We’ve found value in tracking (only) the bugs that are reported from clients (our external customers). Their satisfaction is important to us, and we want to measure, understand, and reduce the number of client-facing bugs that, despite our efforts, leak out to customers.

  13. In this first comment in your blog I want to take the time to thank you for all the insights you’ve given me into the quality process. I’m halfway through your first book on leanpub and look forwards to the next one.

    I’m thinking of using the situations portrayed in your blogposts to enrich my interview questions ( I get to interview at least 10 people a month). I’m also thinking using said situations in focused mini labs in testing. I want to develop our testers into test obsessed individuals.

    As per bug triage meetings, it has been a long time since I was in one, but I do agree that they’re despicable! The blame slinging that occurs there, the tension getting cut with a knife. I don’t think I want to do that any time soon. And since I’ve been delivering test automation scripts lately (in a semi-agile way), I don’t get that many bug reports, so I can manage 10-15 bug/enhancement reports easily.

    And finally, deciding to eliminate bug triage meetings sounds very Agile-style. Not creating unnecessary bug reports which can immediately be shown to a dev and quickly fixed, or testers who program and fix their own bugs ( as Don suggests ) should be the way to go. But we need testers more focused on development than just Functional testers.

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  16. Really great idea.. I also think that time for meeting should be short and more and more testing effort should be introduced…..

  17. While I admire the focus on Quality, it may not be practical or feasible to develop defect free software. (You can spend a lot of time and $ polishing the apple and it still may not taste any better!) As such, it’s only logical that a criteria be established to determine what issues must be fixed and what issues may be deferred. The decision to defer the resolution of an issue should consider; Severity, Probability of Occurance, Dependencies and Risk. If clearly defined, management approved criteria is utilized, “bug triage” can be an efficient process. I suspect it’s the absence of a clearly defined criteria/process that results in wasted time debating whether an issue should be fixed or not.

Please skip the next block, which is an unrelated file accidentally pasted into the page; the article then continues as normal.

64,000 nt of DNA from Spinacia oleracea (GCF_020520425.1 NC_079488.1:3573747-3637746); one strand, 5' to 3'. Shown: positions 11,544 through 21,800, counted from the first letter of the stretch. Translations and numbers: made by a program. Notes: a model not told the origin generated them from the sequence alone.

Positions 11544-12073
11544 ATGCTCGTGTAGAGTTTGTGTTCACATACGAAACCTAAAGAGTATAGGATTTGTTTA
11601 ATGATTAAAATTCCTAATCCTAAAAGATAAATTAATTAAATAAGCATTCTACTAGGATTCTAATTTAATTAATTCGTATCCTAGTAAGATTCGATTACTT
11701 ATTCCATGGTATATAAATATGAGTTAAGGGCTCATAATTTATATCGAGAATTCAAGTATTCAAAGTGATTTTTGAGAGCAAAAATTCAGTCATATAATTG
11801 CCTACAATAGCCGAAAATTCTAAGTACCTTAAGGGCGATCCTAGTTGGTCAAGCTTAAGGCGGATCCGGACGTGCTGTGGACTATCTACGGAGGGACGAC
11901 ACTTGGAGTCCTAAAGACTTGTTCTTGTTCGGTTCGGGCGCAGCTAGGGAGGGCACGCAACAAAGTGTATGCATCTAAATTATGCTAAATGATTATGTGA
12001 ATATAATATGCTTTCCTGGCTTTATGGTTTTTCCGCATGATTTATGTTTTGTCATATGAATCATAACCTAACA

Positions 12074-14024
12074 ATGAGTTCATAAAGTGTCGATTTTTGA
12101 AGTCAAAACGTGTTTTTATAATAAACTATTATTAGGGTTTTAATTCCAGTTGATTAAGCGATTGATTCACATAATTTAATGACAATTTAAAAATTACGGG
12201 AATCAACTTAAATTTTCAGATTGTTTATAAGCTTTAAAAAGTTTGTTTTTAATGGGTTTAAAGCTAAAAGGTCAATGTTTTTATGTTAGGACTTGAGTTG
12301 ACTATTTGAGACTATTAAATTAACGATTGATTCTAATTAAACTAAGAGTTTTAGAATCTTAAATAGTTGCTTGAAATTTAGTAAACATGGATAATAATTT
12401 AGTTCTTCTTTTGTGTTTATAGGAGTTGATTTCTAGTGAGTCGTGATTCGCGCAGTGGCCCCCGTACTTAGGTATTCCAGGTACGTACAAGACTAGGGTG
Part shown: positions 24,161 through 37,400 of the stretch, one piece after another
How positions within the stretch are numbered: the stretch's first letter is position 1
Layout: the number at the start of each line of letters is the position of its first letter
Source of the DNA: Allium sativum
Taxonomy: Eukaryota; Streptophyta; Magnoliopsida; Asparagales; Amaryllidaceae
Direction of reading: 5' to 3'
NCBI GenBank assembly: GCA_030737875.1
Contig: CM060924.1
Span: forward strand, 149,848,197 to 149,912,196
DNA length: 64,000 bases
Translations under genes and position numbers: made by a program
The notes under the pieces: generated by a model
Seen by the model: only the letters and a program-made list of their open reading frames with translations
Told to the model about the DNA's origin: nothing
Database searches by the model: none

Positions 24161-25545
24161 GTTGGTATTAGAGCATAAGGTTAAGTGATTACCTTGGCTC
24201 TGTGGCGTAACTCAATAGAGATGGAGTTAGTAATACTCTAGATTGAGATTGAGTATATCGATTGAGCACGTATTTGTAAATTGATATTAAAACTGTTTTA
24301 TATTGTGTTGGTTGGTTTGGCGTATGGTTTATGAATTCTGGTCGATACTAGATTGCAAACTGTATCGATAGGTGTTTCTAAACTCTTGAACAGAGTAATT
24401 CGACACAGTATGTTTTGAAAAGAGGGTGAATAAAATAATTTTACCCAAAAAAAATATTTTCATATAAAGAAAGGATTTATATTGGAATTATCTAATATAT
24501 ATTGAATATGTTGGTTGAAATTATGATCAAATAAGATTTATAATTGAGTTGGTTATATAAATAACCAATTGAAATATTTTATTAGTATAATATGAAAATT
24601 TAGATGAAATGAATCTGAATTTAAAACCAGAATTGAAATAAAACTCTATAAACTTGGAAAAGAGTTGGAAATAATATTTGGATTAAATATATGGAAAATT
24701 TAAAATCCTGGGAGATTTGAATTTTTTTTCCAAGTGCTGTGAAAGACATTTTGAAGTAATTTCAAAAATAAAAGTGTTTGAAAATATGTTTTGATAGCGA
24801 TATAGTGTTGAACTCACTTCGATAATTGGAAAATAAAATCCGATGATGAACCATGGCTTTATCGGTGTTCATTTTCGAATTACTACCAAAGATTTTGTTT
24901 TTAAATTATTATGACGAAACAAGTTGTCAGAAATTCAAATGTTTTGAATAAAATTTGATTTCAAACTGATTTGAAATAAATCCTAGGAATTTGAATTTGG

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  19. Thanks for the great post Elizabeth.

    In one of my previous companies, they tried the strategy of primarily fixing all new bugs and ignoring old ones. That resulted in discussions that were even more nonsensical: “That bug is not a regression, so we will not fix it”. That appeared to put a cap on the technical debt (as measured by bug counts). Instead, it led to the trap of not addressing inherent architectural problems with the app, which in turn led to restrictions on innovation. This is a hydra that can definitely grow many heads.

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  21. I just discovered your blog. I have had the pleasure of being on a product team for many years at my company where my bugs are treated well, so to speak. They know if I or my team found it, it is a true bug, and detailed in the report. Unfortunately over the years we have had changes in management and the product team work was not respected, bugs questioned, distracting policies implemented. But I have enjoyed the collaborative work when it was allowed to progress.